Estimate your savings with this debt snowball calculator
How Many Debt Accounts Do You Have?
Include credit cards and all loans except mortgage. Snowball method is applicable if you have at least two of these.
Keep your credit and loan statements handy to fill in balance, payment and rate details.
Debt snowball example
Here is an example of how the debt snowball method would be put to practice. Let’s say you have a total debt of $48,200, broken down as follows:
- Auto loan: $20,000, 5% APR, $400 minimum monthly payment
- Credit card: $6,200, 18%, $185
- Personal loan: $12,000, 19%, $220
- Student loan: $10,000, 7%, $100
You would start focusing on paying off the lowest balance first, so putting as much toward the credit card balance of $6,200 as possible, while paying minimums on your other debts. Then the cycle would continue with the student loan balance, personal loan balance, and finally, the auto loan balance. Let’s say you are able to put an extra $300/month toward debt repayment. You would be debt-free in 50 months and pay a total of $11,564.24 in interest.
Related: Real-Life Debt Snowball Examples
Debt snowball method alternatives
Alternatives to the debt snowball method and debt snowball calculator include:
Debt avalanche method and calculator:
The debt avalanche method focuses on making payments on the debt with the highest interest-rate first, followed by the debt with the second highest interest-rate, etc. See below for more information on the debt avalanche method.
Hybrid payoff method:
If debt snowball and debt avalanche don’t tickle your fancy, we have some good news: those are only two DIY payoff methods. You can take another approach entirely or use a hybrid of the two:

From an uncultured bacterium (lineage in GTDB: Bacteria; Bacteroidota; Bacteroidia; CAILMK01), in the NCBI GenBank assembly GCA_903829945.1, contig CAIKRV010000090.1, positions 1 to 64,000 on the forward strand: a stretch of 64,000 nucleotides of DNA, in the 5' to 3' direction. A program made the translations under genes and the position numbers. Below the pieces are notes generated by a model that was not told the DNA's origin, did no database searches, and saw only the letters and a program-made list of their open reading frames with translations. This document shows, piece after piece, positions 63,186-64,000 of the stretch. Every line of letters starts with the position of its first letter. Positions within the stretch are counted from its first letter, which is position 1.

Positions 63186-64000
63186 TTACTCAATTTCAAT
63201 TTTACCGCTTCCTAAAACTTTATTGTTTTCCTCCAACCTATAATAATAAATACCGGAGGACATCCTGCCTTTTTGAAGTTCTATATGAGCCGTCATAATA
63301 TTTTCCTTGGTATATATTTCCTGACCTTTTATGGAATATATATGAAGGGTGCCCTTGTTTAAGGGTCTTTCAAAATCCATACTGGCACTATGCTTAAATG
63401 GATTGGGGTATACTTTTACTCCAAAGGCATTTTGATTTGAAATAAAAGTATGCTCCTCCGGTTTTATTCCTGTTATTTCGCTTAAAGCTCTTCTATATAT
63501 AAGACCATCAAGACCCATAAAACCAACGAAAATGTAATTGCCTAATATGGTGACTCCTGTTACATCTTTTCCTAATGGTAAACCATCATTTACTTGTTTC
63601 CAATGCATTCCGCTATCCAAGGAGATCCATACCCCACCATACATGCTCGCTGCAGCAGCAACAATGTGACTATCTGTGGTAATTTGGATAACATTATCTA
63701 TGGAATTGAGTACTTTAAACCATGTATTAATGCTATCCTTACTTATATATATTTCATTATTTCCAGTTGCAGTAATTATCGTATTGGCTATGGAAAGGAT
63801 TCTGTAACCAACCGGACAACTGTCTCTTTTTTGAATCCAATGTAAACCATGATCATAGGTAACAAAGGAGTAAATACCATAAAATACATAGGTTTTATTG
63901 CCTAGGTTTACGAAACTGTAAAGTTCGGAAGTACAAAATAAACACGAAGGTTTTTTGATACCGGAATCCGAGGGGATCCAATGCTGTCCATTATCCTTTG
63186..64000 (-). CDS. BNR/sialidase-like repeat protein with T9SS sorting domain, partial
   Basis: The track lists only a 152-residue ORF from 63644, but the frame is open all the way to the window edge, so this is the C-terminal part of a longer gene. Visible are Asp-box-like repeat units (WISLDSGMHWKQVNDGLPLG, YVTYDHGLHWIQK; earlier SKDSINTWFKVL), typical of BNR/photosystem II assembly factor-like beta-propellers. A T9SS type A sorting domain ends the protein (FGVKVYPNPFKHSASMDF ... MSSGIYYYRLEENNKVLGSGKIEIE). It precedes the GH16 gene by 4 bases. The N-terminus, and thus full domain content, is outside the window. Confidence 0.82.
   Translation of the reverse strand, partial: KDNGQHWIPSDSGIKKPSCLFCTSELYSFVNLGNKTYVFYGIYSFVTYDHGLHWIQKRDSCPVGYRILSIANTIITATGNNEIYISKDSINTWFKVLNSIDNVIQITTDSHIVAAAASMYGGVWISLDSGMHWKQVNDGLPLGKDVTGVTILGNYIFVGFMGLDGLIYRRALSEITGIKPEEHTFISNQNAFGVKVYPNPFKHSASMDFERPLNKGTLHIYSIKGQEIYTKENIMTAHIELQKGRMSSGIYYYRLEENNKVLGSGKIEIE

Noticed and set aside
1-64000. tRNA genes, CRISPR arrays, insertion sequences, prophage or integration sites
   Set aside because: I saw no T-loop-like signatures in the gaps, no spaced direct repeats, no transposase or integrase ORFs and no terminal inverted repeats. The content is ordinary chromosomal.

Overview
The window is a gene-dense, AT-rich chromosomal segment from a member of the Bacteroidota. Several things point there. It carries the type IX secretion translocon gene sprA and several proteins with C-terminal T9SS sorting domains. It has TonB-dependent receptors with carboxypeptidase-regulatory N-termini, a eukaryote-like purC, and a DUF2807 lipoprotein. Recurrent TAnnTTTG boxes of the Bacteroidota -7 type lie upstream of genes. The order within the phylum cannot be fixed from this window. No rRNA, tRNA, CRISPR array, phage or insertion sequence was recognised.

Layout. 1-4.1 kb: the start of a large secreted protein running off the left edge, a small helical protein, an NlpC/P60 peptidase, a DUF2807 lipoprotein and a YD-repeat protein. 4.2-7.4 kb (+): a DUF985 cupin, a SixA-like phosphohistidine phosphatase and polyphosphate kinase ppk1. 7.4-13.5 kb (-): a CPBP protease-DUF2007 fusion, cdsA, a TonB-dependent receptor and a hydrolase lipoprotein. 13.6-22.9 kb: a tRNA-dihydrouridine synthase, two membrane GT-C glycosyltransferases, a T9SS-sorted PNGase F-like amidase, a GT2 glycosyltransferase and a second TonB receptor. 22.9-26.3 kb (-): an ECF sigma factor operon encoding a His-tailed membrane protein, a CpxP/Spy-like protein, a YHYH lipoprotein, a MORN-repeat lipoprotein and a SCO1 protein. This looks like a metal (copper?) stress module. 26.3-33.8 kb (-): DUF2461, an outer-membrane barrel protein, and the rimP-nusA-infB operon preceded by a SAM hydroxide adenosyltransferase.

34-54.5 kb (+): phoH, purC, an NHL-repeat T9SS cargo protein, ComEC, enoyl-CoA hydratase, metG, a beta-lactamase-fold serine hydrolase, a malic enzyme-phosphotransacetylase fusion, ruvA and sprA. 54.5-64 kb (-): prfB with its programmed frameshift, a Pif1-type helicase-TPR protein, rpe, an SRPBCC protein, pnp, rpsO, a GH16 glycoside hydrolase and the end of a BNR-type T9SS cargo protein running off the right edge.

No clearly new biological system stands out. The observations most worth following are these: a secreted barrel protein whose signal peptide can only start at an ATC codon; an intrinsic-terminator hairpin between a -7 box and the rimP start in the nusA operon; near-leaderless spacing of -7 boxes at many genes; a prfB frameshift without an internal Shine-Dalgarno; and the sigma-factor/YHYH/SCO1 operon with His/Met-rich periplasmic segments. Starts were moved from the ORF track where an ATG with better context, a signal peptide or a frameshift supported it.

- Treat small and large debts differently. Prioritize smaller balances for debts under a certain amount, and prioritize higher interest rates for debts over that threshold.
- Change strategy based on type of debt. Pay down credit cards with the snowball strategy, and then switch to avalanche for loan debt.
- Prioritize by debt-to-interest ratio. Divide your account balance by current interest rate for each account. Then start by paying off the balance with the lowest debt-to-interest ratio and work your way up.
With debt consolidation, you take out a loan for the total amount of debt you’d like to pay. You’re essentially borrowing money to pay off all of your existing loans, and then focusing on repaying a new loan. It simplifies payments since you only have one balance and one interest rate to worry about each month.
Debt management plan:
In a debt management plan, a non-profit agency that specializes in credit counseling can help you create a repayment plan with a lower interest rate.
Snowball vs. Avalanche
The debt avalanche method is a different debt payment strategy. Like the debt snowball method, you’ll make the minimum payments on all of your debts. Unlike the snowball method, you’ll focus on first paying off the debt with the largest interest-rate, rather than the smallest debt. Read More
Because the debt avalanche method works to eliminate debts in order of highest to lowest interest-rate, it can save you money in the long run. So while the debt avalanche method may not be as motivating as the debt snowball method, you might save more money. Ultimately, the best debt payment strategy is the one you’ll stick with. Pick the repayment strategy that you think you’ll be most likely to follow and discover when you’ll pay off your debt once and for all.
Debt Snowball vs. Debt Consolidation
Repaying your debt can feel overwhelming, but choosing the right payoff strategy can make the repayment process more manageable—and it can help you get out of debt faster. But how do you choose between debt snowball and debt consolidation? Read More
Debt consolidation makes more sense if:
- You have a stable income and a plan to improve spending habits
- You’re currently making minimum payments on multiple cards or loans
- Your credit score is good enough to qualify for a low-interest loan or 0% APR balance transfer card
The debt snowball strategy makes more sense if:
- You need motivation to start paying off your debt